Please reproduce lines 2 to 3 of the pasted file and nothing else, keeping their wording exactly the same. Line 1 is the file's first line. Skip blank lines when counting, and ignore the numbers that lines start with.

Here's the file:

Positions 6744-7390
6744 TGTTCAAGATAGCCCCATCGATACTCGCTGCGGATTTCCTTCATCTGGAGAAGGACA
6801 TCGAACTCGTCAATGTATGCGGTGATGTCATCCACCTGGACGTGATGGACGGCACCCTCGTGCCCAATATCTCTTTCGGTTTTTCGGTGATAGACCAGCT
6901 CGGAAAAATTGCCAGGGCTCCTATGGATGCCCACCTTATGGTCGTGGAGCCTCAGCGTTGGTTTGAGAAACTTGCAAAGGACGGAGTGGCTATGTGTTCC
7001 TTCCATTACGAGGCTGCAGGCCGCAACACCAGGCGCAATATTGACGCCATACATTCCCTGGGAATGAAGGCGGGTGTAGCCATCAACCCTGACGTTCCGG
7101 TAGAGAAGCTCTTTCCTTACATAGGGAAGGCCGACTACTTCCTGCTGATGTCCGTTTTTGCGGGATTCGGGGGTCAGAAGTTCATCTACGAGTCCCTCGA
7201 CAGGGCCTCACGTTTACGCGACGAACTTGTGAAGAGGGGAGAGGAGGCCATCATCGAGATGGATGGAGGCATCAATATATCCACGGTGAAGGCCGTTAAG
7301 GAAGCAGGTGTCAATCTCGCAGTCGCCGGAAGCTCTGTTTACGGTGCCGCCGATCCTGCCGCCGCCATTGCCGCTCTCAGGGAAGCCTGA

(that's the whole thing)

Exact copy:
6744 TGTTCAAGATAGCCCCATCGATACTCGCTGCGGATTTCCTTCATCTGGAGAAGGACA
6801 TCGAACTCGTCAATGTATGCGGTGATGTCATCCACCTGGACGTGATGGACGGCACCCTCGTGCCCAATATCTCTTTCGGTTTTTCGGTGATAGACCAGCT